return to his people shall not be delayed. I will receive Prince Benlial at once."
Besangno was not at all dismayed by her manner, she had always been gracious to him, but this was Alpha of the Centauris, Priestess of their deity; a perfect woman, passionless—a saint. The glowing, palpitating creature I created was not for public adoration—she was mine, mine always!
Besangno explained that the Prince was absent, gone to view the magnificent Otega, "but will speed back to Centur when informed that the Priestess of the Sun has returned."
"A ship passed us in the night," she told him, "gay with the nation's color, and freighted to the brim with merriment. Besangno, the morning is still early; before noon you will hear my order. Prince Benlial must not be disturbed in his pleasures."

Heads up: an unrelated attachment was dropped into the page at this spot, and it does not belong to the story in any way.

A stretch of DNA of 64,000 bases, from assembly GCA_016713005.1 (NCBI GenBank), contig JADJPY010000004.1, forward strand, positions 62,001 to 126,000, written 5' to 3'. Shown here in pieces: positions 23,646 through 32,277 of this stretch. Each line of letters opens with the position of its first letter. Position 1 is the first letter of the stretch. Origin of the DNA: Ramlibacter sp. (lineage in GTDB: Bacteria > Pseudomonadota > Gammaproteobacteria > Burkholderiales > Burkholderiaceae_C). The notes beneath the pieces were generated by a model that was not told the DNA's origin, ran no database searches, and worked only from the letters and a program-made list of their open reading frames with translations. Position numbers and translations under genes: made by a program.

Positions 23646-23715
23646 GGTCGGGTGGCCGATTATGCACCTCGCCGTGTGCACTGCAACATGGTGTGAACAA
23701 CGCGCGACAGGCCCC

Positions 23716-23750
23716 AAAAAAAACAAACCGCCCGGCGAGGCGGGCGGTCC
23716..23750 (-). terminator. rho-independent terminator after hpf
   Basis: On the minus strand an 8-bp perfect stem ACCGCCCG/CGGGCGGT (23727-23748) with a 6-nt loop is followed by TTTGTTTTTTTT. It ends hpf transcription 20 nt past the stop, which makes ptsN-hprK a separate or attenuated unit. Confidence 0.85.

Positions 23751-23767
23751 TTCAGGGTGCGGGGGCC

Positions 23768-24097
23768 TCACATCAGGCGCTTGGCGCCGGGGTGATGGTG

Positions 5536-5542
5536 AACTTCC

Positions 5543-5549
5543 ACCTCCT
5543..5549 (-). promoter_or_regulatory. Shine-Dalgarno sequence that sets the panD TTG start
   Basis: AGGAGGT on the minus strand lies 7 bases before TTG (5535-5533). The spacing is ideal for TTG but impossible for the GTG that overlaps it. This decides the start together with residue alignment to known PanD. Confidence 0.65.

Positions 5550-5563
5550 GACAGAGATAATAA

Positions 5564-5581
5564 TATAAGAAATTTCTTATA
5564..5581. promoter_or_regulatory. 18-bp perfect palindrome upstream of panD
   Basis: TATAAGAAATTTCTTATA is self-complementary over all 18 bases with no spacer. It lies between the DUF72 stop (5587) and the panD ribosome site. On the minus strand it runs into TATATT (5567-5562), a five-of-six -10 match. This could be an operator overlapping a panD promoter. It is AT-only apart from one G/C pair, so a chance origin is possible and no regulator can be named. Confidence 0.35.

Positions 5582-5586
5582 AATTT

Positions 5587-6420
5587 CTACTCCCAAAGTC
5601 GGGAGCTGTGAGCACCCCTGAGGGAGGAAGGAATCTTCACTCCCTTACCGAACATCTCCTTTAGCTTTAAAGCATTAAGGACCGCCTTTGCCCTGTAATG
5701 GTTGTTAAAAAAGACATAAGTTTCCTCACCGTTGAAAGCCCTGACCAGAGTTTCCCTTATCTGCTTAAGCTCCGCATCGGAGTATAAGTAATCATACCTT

Besangno bowed low. None dared approach her, and silently she disappeared within the palace whose portals were draped with the gaudy silken banners of the Vespas. I did not see her again till the evening. Besangno and his suite remained in respectful attitudes till she passed from view, then abruptly hurried away, and I was left with the little troupe of traveling companions who were palpably impatient to depart. A low whistle near me, and I turned and faced the Literary Man, who grasped my hand, telling me he could never repay the debt of inspiration I had roused within him.
"Your companionship lures success," he barked.
I smiled acknowledgment, but the Tragedian re-